Jorge Bergoglio of Argentina was elected pope Wednesday, becoming the first pontiff from the Americas and the first from outside Europe in more than a millennium. He chose the name Francis, associating himself with the humble 13th-century Italian preacher who lived a life of poverty.
Cardinal Jean-Louis Taura made the announcement from the balcony of St Peter’s Basilica.
Tens of thousands of people who braved cold rain to watch the smokestack atop the Sistine Chapel jumped in joy when white smoke poured out, many shouting “Habemus Papam!” or “We have a pope!” - as the bells of St. Peter’s Basilica and churches across Rome pealed.
In his first speech upon being elected pontiff, the newly-elected pope called for “brotherhood” in the Roman Catholic Church and prayed for “pope emeritus” Benedict XVI.
Chants of “Long live the pope!” rose from the throngs of faithful, many with tears in their eyes. Crowds went wild as the Vatican appeared on the square, blaring music, followed by Swiss Guards in silver helmets and full regalia. At least 50,000 people jammed into the square.
Elected on the fifth ballot, the pope was chosen in one of the fastest conclaves in years, remarkable given there was no clear front-runner going into the vote and that the church had been in turmoil following the upheaval unleashed by Pope Benedict XVI’s surprise resignation.
A winner must receive 77 votes, or two-thirds of the 115, to be named pope.
The conclave played out against the backdrop of the first papal resignation in 600 years and revelations of mismanagement, petty bickering, infighting and corruption in the Holy See bureaucracy.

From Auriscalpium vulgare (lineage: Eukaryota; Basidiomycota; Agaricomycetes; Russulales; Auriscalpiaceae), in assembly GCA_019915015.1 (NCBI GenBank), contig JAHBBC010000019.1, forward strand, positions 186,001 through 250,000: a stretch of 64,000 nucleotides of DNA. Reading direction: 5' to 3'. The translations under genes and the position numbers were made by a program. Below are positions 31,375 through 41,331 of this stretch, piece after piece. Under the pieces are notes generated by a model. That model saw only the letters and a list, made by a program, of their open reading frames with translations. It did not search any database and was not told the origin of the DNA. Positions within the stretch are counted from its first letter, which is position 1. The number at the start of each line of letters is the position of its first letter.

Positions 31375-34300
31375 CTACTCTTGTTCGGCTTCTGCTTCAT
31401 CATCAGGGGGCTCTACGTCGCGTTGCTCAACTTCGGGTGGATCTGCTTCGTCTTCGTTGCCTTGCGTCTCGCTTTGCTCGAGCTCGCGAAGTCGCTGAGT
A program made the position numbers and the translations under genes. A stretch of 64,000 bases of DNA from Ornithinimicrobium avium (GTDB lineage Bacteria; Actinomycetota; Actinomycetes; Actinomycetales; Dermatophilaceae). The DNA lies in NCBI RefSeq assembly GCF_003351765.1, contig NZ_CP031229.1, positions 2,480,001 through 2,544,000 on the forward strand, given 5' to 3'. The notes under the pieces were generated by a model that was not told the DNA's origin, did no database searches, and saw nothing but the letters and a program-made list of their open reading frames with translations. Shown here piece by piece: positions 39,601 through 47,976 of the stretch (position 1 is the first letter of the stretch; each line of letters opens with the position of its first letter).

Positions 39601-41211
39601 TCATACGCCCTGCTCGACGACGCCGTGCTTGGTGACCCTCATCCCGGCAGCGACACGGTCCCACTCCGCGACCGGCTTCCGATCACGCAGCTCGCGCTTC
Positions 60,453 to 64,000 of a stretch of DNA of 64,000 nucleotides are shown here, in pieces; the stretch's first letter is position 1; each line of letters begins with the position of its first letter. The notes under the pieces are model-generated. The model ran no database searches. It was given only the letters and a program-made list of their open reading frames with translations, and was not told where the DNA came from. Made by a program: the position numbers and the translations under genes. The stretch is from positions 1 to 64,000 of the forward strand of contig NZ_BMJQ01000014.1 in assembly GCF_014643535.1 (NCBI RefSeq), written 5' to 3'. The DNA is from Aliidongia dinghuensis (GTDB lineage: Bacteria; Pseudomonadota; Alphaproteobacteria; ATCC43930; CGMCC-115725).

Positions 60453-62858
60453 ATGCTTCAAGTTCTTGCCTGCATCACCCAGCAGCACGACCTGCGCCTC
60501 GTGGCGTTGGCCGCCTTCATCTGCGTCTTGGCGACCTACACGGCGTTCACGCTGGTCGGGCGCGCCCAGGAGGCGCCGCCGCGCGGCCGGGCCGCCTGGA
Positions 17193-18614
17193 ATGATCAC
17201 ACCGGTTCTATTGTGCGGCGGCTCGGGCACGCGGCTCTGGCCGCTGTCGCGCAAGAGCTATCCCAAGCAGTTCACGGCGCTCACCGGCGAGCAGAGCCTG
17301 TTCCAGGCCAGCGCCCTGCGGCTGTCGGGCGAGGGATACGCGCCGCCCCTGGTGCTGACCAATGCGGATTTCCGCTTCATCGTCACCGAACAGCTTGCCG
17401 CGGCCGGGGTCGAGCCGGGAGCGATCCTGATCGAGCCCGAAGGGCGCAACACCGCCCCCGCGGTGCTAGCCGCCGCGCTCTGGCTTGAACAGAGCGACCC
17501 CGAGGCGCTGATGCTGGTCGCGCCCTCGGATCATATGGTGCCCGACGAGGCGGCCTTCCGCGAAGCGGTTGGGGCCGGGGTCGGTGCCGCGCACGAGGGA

Those revelations, exposed by the leaks of papal documents last year, had divided the College of Cardinals into camps seeking a radical reform of the Holy See’s governance and those defending the status quo.
Latin Americans reacted with joy to news of the first pope from the hemisphere, bursting into tears and cheers.
“It’s incredible!” said Martha Ruiz, 60, who was weeping tears of emotion.
She said she had been in many meetings with the cardinal and said, “He is a man who transmits great serenity.”
At the St. Francis of Assisi church in the colonial Old San Juan district in Puerto Rico, church secretary Antonia Veloz exchanged jubilant high-fives with the priest.
“This is something exciting,” the 50-year-old Veloz said of the new Argentine pope. “I’m speechless."
It’s Francis, not Francis I
The Vatican says the new pope's official name is Pope Francis, without a Roman numeral.
The Vatican spokesman, the Rev. Federico Lombardi, sought to clear up any possible confusion, noting that Cardinal Jean-Louis Tauran, who announced the name to the world, said simply "Francis." It is also listed that way in the first Vatican bulletin on the new pope.
"It will become Francis I after we have a Francis II," Lombardi quipped.